Northern Ireland made to wait as Germany cruise to victory
Michael O’Neill’s men left on the verge of a playoff spot with one game still to play
Germany’s Sandro Wagner celebrates with teammates after scoring their second goal in the win over Northern Ireland in Belfast. Photo: Paul McErlane/EPA
Northern Ireland 1 Germany 3
Joachim Löw had said he is alarmed by the number of quality players rolling off the Bundesliga production line. He will not be the only international manager feeling that concern in Russia next summer after Germany secured their place at the World Cup with a 100 per cent record and a convincing win over Northern Ireland.
Michael O’Neill’s team suffered their first competitive defeat at Windsor Park in more than four years courtesy of emphatic shots from Sebastian Rudy and Sandro Wagner, a close-range volley from Joshua Kimmich, and a further demonstration of the depth of Löw’s resources.
Germany arrived without several established names due to injury but departed with their remarkable unbeaten record in away World Cup qualifiers intact. Their 47th fixture without defeat, a record dating back 83 years, was never in doubt after Rudy’s superb early goal although Northern Ireland rallied impressively after the interval.
That the Germany head coach could suggest this penultimate qualifier had “the air of a final” was testament to the home side’s stunning rise through the world rankings. While the visitors had five players in their starting line-up from Bayern Munich, one apiece from Real Madrid, Barcelona and PSG, Northern Ireland started with Norwich City’s reserve team goalkeeper and two players from League One. Löw replaced Julian Draxler with Manchester City’s Leroy Sané. O’Neill brought on Millwall’s George Saville for his international debut in place of Corry Evans.
The gulf played out in the opening exchanges as Germany sealed their ninth win in nine qualifiers with two fine goals. The important result for O’Neill with a playoff place yet to be confirmed was ensuring their defeat was not by a greater margin before Sunday’s trip to Norway.
O’Neill’s gameplan was based on containment, a ploy reflected in his line-up and the 10 v 6 training sessions designed to replicate Germany’s likely dominance of the ball. It was gone in 80 seconds. Meticulous preparation has been a hall-mark of the Northern Ireland manager’s reign but little could have stopped the stupendous shot that put the world champions ahead from their first attack.
A five-man defence, however, could have done more to prevent the impressive Leon Goretzka reaching the by-line unchallenged and floating a dangerous cross into the heart of the home defence. Lee Hodson’s clearance was unconvincing, sliced straight to Joshua Kimmich on the edge of the penalty area, and the ball was returned in devastating fashion.
Sebastian Rudy met his Bayern team-mate’s lay-off with a pristine half-volley from 30 yards. The ball arrowed into Michael McGovern’s top left-hand corner, kissing the post en route, to leave both sets of players stunned and Northern Ireland’s approach instantly compromised by the midfielder’s maiden international goal. It was the first McGovern had conceded in more than 10 hours, moreover, and the first competitive goal against Northern Ireland in almost nine. It was also Kimmich’s eighth assist of the qualifying campaign. From right-back.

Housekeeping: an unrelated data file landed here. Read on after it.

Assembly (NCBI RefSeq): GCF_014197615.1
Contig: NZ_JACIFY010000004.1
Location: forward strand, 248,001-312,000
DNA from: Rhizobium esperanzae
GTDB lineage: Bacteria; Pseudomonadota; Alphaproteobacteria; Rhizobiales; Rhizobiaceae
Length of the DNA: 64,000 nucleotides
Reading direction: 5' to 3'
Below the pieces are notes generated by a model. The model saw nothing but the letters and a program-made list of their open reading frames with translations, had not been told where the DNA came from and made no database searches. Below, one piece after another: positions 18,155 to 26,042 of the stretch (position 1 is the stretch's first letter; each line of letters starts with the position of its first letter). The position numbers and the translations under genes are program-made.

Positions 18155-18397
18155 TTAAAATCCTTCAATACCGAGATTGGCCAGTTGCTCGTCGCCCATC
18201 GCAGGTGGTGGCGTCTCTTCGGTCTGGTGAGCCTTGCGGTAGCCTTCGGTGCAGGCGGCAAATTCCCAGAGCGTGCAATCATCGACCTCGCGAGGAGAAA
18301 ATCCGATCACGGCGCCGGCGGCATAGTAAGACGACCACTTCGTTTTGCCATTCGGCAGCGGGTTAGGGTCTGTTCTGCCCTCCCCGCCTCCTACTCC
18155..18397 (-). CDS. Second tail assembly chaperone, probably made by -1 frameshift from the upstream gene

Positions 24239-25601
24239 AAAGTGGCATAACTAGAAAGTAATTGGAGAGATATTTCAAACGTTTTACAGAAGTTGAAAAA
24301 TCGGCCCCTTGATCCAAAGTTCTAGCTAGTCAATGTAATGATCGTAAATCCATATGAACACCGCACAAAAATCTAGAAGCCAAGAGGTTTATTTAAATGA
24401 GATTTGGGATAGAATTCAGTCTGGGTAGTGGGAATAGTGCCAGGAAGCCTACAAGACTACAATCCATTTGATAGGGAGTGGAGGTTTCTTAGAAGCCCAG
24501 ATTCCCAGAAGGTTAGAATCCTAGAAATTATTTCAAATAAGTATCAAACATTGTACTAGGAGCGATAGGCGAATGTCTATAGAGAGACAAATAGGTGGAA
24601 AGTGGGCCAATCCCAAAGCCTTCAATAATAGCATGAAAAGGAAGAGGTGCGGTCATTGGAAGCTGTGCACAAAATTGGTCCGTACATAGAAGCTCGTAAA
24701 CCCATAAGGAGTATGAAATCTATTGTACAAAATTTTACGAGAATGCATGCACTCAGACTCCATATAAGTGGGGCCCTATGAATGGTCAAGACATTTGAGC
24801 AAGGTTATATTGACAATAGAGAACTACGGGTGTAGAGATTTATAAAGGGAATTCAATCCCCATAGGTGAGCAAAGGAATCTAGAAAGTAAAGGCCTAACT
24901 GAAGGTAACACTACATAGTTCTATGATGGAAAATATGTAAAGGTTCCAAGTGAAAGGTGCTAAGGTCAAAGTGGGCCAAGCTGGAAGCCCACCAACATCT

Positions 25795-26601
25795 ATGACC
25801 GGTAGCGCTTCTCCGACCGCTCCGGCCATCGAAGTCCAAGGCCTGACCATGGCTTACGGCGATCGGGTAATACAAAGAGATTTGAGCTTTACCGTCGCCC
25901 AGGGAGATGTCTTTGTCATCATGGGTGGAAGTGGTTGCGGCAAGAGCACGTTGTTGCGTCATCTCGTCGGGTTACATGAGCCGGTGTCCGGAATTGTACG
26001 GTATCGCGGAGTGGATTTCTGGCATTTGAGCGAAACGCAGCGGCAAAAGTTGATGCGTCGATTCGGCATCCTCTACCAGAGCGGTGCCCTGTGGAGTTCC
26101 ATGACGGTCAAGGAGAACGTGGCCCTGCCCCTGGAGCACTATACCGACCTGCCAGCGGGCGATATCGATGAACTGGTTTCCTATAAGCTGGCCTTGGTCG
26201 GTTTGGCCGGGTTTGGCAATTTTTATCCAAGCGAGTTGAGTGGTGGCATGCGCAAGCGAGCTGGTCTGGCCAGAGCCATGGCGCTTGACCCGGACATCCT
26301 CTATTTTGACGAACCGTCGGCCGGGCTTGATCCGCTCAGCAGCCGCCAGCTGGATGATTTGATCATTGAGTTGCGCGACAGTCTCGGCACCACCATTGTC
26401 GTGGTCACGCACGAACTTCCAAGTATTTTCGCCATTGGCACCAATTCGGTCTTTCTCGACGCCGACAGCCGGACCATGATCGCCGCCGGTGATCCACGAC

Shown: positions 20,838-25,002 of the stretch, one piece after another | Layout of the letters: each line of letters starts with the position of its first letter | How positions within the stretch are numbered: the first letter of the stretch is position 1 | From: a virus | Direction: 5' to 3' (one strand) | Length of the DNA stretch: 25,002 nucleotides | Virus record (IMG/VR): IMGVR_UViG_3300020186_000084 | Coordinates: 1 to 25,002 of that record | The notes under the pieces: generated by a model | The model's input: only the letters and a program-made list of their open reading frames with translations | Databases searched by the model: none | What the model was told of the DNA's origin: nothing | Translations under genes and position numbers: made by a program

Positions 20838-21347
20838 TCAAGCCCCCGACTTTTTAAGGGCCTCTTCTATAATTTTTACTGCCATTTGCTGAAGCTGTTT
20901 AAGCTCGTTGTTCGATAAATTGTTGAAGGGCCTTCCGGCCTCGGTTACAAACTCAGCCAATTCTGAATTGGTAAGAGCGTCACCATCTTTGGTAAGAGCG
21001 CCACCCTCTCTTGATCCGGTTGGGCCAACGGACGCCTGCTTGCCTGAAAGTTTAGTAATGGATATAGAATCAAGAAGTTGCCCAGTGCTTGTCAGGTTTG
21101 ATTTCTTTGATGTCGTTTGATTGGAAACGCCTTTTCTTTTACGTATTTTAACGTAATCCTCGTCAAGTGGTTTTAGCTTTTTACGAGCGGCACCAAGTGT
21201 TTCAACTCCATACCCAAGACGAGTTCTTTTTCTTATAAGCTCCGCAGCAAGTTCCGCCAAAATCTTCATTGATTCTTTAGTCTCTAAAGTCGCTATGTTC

An early lead and a limited threat from the opposition invited Germany to attack in numbers. At times they left only Mats Hummels and Jérôme Boateng in defence while the full-backs, Kimmich and Marvin Plattenhardt, operated as auxiliary wingers. Northern Ireland were besieged and sluggish in their response.
Germany continued to find space on the right and McGovern produced a fine one-handed save to deny Sandro Wagner at close range when the Hoffenheim striker chested another Goretzka cross goalwards. The towering centre-forward also struck a post with a diving header from Kimmich’s right-wing cross but would not be contained for long. Gareth McAuley afforded Wagner too much room when the striker collected Thomas Müller’s pass with his back to goal. He turned on to his left under minimal pressure and struck another fine shot beyond McGovern, this time to the goalkeeper’s right, from the edge of the penalty box.
“We’re gonna win 3-2” sang the resolute Northern Ireland support. The more realistic objective for O’Neill’s team was not succumbing to a heavy defeat that could hinder their playoff prospects. Northern Ireland offered little in attack, they struggled to retain possession long enough, but their one decent opening should have resulted in a goal for Corry Evans. The Blackburn midfielder was unmarked at the back post when Josh Magennis’s cross sailed across the Germany goalmouth. His first touch was heavy but his second left him with only Marc-André ter Stegen to beat. The Barcelona keeper was off his line quickly to smother the danger.
McGovern made an excellent save to prevent Müller converting Draxler’s left-wing cross with a deft header early in the second half. O’Neill had introduced Stuart Dallas for Hodson at half-time and switched to a four-man defence. Northern Ireland looked more comfortable and threatening with an extra body in midfield, although an increase in tempo was also instrumental in their second half improvement.
Conor Washington struck the crossbar having turned Boateng inside the area before Kimmich volleyed in from six yards late on. Magennis’ close-range header in stoppage time, however, was a consolation that Northern Ireland’s recovery merited.